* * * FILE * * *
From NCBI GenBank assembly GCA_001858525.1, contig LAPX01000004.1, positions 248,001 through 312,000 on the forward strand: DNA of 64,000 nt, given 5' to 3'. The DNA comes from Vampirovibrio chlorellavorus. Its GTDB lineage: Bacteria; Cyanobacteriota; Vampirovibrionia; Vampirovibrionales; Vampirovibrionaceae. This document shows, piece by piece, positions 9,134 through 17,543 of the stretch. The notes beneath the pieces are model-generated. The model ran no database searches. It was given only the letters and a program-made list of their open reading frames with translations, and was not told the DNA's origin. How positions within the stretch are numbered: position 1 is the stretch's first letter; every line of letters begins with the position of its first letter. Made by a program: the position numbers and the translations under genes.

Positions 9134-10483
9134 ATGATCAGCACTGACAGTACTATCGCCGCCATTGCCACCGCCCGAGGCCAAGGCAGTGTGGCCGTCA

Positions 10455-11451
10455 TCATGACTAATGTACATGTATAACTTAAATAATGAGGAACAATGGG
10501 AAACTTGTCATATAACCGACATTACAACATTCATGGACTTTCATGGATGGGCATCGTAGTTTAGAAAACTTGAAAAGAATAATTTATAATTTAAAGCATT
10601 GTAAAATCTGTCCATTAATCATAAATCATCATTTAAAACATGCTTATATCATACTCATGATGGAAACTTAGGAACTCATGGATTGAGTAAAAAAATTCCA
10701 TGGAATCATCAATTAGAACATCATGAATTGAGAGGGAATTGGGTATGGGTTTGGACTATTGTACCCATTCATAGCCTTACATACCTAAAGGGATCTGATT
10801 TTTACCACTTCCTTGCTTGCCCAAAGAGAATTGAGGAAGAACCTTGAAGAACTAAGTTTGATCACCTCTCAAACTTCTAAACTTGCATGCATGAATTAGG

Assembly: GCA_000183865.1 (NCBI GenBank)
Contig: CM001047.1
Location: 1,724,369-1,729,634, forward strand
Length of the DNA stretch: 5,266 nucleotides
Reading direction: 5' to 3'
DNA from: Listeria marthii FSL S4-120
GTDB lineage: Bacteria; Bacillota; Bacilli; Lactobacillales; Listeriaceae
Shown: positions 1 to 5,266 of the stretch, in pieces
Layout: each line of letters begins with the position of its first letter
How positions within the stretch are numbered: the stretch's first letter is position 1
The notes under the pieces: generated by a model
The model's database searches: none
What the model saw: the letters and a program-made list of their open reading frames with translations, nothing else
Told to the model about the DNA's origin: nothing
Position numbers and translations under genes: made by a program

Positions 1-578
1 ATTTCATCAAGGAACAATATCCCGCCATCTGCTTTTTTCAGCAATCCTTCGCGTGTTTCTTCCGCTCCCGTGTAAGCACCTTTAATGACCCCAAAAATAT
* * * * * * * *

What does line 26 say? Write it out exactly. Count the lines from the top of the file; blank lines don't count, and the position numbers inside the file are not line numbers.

1 ATTTCATCAAGGAACAATATCCCGCCATCTGCTTTTTTCAGCAATCCTTCGCGTGTTTCTTCCGCTCCCGTGTAAGCACCTTTAATGACCCCAAAAATAT